If the end of coal is near, it’s hard to see it among the open pits and billowing cooling towers of Victoria’s Latrobe Valley and the Hunter in NSW. Canyons of brown and black coal, set between green paddocks and sloping hills, loom large in these mining districts and dominate their economies as a source of great wealth, just as they have for a century or more.
A global push is accelerating to eliminate the use of thermal coal — the worst-emitting source of energy — to restrain the planet’s rising temperature and avoid the most catastrophic effects of climate change.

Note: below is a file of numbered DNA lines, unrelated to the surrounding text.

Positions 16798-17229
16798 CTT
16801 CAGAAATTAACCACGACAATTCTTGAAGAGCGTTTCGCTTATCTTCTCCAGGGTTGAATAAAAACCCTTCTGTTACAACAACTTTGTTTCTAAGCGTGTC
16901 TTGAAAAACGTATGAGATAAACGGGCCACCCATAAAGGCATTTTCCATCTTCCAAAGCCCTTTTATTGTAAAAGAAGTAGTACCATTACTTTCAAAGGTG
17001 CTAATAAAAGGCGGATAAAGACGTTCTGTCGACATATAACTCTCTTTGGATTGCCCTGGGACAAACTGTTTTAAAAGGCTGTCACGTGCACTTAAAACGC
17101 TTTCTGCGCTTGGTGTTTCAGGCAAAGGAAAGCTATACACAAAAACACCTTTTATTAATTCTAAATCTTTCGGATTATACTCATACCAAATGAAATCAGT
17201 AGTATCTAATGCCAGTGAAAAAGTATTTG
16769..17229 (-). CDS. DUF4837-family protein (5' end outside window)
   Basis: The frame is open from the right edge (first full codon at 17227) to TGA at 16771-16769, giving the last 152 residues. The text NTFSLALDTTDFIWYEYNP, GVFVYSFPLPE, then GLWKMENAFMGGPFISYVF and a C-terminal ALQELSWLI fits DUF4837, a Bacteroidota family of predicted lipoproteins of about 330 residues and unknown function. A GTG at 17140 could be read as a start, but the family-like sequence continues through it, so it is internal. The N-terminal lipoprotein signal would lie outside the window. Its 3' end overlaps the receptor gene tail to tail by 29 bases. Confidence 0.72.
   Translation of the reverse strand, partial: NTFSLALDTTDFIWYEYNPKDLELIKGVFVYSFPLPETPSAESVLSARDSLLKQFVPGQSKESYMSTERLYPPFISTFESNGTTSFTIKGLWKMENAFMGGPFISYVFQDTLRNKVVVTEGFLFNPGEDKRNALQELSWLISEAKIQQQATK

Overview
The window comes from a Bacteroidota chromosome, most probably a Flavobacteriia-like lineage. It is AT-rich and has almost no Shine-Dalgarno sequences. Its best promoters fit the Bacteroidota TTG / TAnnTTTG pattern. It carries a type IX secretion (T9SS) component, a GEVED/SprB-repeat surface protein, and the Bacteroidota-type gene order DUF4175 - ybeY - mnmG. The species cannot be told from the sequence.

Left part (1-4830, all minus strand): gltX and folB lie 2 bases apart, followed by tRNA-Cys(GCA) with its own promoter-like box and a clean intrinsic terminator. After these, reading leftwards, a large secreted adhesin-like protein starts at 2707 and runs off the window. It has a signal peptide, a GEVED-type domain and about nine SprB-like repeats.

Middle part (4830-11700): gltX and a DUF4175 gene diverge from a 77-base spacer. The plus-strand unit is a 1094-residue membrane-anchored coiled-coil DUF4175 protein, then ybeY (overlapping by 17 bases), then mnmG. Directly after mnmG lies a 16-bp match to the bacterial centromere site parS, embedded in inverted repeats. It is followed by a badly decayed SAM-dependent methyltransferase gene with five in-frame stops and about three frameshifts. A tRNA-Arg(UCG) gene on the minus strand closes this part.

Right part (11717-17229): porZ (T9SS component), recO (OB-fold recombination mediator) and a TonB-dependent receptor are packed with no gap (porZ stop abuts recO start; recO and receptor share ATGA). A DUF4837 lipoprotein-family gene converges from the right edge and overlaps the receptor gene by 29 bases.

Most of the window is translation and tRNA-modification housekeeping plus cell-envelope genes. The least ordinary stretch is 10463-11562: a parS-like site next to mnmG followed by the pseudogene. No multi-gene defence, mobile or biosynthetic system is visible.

But the mines in Latrobe and the Hunter are still operating around the clock. White steam still rises from the nearby power plants as they burn coal to supply more than two-thirds of Australia’s electricity needs. And, at the ports, huge volumes of coal are still being loaded onto cargo ships bound for Asia, bringing in billions of dollars of export revenue a year.
“The coal industry is just so damn important to the regional centres,” says Peter Jordan, a Cessnock local and mining union official who worked in the sector for more than a decade.